Ferdinand Ebner: In the Beginning Was the Word

Joseph R. Chapel

DOI: http://dx.doi.org/10.12775/PCh.2015.005

Abstract


In the article the author presents a few events, from the past and today, the actual and literary stories, related to the use of language and proposes their dialogical interpretation. The basis for the interpretation is Ferdinand Ebner’s thought, and particularly his concept of the word as a force enabling the development of the human being. In the entire text there are clear theological references, first of all to Saint John’s Gospel and its idea of Logos. The author points out that any encounter between human persons contains in itself a certain spiritual potential, which may be actualized only thanks to love stemming from God. Thus the word reveals its profound religious and therapeutic power.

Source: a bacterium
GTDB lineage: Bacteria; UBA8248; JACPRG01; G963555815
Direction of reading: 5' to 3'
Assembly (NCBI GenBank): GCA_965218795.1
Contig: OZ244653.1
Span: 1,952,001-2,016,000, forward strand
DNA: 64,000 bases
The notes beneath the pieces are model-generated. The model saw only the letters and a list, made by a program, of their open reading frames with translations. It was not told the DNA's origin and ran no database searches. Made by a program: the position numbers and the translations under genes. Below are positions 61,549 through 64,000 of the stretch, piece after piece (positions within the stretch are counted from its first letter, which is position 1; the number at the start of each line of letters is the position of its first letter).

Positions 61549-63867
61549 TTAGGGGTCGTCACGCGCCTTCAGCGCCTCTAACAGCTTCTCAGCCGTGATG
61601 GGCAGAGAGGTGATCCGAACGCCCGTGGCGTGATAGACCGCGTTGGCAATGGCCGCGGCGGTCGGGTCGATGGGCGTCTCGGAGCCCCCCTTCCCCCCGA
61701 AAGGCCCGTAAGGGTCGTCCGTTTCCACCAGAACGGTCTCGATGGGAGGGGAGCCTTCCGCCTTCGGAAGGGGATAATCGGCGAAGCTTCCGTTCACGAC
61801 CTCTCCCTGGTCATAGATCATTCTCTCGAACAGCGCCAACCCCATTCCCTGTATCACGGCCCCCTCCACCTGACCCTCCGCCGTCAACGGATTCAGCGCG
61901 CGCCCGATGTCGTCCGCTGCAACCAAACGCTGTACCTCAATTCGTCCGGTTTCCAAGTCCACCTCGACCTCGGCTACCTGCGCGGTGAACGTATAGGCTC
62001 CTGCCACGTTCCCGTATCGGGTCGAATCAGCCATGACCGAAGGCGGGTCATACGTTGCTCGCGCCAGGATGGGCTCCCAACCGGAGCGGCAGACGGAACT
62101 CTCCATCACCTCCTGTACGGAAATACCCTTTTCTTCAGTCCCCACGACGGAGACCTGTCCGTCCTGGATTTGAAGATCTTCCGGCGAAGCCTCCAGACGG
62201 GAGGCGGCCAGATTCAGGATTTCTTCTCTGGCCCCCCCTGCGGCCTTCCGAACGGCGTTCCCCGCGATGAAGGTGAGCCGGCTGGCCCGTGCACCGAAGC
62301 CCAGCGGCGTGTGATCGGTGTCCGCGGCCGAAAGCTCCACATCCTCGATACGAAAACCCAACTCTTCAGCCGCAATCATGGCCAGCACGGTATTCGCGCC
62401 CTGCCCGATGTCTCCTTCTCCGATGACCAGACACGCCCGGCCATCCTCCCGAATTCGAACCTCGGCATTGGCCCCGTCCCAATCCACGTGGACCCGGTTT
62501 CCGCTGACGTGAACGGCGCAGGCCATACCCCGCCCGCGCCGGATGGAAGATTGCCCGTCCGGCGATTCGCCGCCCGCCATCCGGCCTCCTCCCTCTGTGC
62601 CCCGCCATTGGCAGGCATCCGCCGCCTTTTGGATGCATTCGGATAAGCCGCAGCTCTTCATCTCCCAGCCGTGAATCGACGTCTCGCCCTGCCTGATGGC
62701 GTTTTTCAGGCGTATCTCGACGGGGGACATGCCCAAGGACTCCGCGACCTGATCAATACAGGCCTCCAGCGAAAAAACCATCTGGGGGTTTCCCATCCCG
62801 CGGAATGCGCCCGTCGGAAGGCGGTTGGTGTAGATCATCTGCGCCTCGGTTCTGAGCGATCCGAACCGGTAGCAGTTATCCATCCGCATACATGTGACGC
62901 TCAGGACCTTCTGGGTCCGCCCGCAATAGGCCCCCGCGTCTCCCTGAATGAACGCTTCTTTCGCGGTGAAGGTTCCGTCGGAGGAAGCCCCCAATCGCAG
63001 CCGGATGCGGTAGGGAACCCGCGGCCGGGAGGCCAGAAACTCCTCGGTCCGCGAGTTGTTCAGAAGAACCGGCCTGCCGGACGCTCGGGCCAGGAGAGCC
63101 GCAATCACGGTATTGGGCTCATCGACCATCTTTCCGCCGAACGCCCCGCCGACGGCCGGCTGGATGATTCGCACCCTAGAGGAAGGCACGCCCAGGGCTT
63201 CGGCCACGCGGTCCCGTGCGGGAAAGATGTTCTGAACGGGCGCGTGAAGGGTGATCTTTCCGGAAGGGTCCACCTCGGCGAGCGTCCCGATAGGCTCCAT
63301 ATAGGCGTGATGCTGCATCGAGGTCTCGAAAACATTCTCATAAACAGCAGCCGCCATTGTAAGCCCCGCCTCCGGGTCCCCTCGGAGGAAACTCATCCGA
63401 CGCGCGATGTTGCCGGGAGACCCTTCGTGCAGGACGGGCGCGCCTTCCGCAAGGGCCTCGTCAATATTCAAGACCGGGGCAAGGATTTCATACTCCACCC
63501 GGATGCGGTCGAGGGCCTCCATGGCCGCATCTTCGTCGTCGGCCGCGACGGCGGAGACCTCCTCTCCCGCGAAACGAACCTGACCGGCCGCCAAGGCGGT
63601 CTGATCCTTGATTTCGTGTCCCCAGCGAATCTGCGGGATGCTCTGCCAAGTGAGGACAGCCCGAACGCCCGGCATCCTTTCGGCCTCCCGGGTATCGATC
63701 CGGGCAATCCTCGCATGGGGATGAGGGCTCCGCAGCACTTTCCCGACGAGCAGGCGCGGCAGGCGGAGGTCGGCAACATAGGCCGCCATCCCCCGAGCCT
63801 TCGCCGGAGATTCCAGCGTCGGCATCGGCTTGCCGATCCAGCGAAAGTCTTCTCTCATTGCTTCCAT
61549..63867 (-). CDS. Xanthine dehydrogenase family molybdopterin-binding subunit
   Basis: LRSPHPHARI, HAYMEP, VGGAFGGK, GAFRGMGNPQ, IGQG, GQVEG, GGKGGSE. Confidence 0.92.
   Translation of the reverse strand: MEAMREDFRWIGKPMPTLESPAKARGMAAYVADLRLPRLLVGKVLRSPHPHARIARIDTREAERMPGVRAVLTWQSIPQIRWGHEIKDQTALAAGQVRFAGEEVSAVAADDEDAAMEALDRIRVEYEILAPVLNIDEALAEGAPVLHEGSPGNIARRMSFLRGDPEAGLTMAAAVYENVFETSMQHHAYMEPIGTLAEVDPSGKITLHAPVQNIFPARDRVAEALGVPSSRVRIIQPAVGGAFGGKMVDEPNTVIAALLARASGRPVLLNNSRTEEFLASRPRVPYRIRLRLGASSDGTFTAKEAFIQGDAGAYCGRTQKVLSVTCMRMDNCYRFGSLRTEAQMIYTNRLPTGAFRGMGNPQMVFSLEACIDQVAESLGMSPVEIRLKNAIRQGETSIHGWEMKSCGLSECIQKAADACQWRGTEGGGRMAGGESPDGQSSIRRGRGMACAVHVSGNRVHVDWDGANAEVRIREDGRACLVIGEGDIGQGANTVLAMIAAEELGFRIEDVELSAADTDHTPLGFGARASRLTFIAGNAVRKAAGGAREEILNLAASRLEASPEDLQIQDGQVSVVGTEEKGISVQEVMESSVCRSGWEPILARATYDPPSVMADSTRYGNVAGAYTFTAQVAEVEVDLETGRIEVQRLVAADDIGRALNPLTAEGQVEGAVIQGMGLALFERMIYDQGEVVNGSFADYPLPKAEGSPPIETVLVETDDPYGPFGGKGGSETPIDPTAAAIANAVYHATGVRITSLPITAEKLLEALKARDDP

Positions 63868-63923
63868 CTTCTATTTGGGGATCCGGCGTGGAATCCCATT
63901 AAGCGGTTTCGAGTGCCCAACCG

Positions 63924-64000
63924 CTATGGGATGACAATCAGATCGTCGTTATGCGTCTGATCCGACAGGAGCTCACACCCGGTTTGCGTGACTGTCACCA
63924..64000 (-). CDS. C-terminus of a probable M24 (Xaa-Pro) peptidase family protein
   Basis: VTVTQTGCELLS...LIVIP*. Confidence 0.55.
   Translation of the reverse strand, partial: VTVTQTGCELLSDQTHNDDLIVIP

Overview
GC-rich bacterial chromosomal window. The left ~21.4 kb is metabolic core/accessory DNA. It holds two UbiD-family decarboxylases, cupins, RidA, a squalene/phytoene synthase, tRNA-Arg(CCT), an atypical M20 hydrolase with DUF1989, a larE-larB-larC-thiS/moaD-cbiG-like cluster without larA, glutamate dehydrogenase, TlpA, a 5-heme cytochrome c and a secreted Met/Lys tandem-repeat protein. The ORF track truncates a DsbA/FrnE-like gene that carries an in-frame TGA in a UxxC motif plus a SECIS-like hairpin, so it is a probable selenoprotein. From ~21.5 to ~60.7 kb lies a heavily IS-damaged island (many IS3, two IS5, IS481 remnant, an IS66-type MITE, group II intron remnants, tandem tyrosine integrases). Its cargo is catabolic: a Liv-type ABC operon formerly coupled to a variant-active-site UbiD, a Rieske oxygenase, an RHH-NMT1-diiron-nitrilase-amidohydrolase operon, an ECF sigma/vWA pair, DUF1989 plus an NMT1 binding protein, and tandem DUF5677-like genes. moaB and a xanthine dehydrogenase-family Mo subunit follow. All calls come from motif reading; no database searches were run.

Keywords


Ebner; the word; love; I and Thou; education; health care

Full Text:

PDF (Polish)

References


Austin, John Langshaw. How to Do Things With Words. Cambridge: Harvard University Press, 1975.

The Portable Medieval Reader, red. i tłum. James Bruce Ross, Mary Martin McLaughlin. New York: Viking Press, 1949.

Blakeslee, Sandra. „Making Baby Smart: Words Are the Way”. International Herald Tribune, 19 kwietnia 1997: 1.

Buber, Martin. Ja i Ty. Wybór pism filozoficznych. Warszawa: Pax, 1992.

Ebner, Ferdinand. Słowo i realności duchowe. Fragmenty pneumatologiczne, tłum. Krzysztof Skorulski. Warszawa: Wydawnictwo IFiS PAN, 2006.

Green, Harold Johnson. The Word and the Spiritual Realities: A Translation of and Critical Introduction to Ferdinand Ebner’s “Das Wort und die geistigen Realitäten” and a Comparison with Martin Buber’s “Ich und Du”. Evanston: Diss. Northwestern University, 1980.

Langer, Susanne Katherina. Philosophy in a New Key. A Study in the Symbolism of Reason, Rite, and Art. Cambridge: Harvard University, 1974.

Salimbene. Chronicle, red. F. Bernini. Bari: G. Laterza e Figli, 1942.


Article Metrics

Metrics Loading ...

Metrics powered by PLOS ALM




Partnerzy platformy czasopism